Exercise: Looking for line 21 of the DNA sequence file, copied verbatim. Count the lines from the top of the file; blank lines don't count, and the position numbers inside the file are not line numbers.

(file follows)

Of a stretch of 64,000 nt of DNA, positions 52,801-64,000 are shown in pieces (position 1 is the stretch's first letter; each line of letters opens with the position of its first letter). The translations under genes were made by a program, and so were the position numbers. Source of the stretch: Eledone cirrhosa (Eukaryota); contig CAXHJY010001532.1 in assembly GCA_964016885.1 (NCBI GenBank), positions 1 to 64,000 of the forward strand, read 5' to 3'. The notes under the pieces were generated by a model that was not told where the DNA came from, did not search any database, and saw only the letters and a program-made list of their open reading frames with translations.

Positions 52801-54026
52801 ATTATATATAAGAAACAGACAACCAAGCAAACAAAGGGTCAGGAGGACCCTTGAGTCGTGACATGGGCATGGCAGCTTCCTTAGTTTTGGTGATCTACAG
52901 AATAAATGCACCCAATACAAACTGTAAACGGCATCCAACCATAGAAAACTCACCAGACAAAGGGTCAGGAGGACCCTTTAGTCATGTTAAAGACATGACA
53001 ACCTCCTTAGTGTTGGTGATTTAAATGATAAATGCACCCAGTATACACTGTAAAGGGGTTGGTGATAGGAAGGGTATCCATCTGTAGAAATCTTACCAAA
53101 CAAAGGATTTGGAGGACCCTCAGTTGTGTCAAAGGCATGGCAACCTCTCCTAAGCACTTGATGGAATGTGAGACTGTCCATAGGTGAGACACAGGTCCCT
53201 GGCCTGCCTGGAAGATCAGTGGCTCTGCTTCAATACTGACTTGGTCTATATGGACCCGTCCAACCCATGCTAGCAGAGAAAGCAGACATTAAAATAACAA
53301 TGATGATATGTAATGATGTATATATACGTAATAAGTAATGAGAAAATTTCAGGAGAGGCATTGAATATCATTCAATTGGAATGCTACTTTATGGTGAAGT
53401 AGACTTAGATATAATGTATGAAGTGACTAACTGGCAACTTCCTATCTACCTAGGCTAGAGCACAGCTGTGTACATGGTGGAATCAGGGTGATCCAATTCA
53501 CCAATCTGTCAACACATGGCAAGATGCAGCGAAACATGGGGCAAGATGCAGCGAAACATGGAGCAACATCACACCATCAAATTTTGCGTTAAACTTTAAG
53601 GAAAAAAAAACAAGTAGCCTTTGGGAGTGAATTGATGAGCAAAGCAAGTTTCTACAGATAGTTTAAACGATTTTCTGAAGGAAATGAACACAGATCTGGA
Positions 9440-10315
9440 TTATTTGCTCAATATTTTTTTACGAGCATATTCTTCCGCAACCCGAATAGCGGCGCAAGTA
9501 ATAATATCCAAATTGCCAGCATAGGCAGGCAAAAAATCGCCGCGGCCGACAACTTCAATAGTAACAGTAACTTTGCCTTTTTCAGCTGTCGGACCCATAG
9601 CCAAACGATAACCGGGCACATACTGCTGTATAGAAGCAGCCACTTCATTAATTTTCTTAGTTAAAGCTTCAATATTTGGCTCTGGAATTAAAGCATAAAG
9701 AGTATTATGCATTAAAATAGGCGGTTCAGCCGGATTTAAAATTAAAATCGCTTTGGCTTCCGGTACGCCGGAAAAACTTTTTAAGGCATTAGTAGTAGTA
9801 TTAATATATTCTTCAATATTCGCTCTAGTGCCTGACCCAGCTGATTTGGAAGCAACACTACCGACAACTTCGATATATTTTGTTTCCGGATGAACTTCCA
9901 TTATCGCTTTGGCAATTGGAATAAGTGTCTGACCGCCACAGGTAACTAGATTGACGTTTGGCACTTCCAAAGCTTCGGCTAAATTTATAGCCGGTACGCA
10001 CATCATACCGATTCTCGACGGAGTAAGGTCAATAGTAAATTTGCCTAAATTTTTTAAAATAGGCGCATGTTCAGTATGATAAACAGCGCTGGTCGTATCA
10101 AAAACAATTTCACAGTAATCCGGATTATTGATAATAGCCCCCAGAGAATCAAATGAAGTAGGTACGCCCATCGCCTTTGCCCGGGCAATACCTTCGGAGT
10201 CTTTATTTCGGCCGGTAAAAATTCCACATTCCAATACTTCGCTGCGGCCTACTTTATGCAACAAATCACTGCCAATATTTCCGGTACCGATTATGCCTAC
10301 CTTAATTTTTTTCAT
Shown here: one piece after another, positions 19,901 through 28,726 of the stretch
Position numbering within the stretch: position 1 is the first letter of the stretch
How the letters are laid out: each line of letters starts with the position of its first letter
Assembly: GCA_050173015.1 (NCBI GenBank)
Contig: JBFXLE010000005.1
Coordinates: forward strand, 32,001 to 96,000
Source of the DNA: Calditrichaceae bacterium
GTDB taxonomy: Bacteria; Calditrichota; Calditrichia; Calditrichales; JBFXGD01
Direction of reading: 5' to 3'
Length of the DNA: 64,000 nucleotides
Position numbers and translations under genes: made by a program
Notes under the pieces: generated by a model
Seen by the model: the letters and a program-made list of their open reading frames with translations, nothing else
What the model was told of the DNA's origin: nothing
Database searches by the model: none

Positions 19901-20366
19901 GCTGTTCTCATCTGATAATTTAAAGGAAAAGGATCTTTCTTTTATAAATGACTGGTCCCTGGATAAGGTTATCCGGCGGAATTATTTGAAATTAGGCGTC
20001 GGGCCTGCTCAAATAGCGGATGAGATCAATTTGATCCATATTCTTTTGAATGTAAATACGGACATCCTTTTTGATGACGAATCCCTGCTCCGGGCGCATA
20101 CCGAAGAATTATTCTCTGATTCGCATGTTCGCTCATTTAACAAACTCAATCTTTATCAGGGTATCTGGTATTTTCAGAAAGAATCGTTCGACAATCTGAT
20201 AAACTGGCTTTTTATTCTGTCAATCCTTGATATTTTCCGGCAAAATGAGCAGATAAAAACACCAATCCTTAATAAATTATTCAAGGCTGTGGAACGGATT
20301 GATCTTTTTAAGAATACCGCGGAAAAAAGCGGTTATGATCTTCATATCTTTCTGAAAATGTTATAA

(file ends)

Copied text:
10201 CTTTATTTCGGCCGGTAAAAATTCCACATTCCAATACTTCGCTGCGGCCTACTTTATGCAACAAATCACTGCCAATATTTCCGGTACCGATTATGCCTAC